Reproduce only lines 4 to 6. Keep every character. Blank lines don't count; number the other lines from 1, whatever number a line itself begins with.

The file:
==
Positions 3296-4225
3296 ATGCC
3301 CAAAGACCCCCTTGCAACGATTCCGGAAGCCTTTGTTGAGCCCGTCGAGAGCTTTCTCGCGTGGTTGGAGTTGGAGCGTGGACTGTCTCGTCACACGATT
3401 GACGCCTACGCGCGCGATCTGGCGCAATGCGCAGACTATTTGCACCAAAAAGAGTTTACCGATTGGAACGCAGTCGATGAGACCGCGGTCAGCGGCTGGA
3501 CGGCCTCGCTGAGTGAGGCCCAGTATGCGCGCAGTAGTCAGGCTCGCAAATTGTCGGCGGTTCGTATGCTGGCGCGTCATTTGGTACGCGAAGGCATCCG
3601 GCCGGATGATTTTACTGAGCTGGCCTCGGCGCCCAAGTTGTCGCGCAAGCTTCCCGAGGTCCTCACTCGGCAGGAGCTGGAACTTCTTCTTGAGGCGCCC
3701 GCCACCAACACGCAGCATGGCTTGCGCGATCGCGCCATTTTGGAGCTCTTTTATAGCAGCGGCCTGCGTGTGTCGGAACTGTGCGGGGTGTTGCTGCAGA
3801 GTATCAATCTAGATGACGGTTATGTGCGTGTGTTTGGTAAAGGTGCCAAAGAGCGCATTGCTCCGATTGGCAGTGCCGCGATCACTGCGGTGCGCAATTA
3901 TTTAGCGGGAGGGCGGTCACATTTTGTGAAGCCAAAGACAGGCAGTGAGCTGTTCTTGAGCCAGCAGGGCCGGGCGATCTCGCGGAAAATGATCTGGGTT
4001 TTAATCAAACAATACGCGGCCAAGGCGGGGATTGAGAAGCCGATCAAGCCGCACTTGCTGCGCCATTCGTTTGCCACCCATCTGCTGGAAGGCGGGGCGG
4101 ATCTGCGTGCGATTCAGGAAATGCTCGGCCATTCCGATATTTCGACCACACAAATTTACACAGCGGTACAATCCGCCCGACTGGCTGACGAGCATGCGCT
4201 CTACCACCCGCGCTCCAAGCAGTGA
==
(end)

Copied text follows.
3401 GACGCCTACGCGCGCGATCTGGCGCAATGCGCAGACTATTTGCACCAAAAAGAGTTTACCGATTGGAACGCAGTCGATGAGACCGCGGTCAGCGGCTGGA
3501 CGGCCTCGCTGAGTGAGGCCCAGTATGCGCGCAGTAGTCAGGCTCGCAAATTGTCGGCGGTTCGTATGCTGGCGCGTCATTTGGTACGCGAAGGCATCCG
3601 GCCGGATGATTTTACTGAGCTGGCCTCGGCGCCCAAGTTGTCGCGCAAGCTTCCCGAGGTCCTCACTCGGCAGGAGCTGGAACTTCTTCTTGAGGCGCCC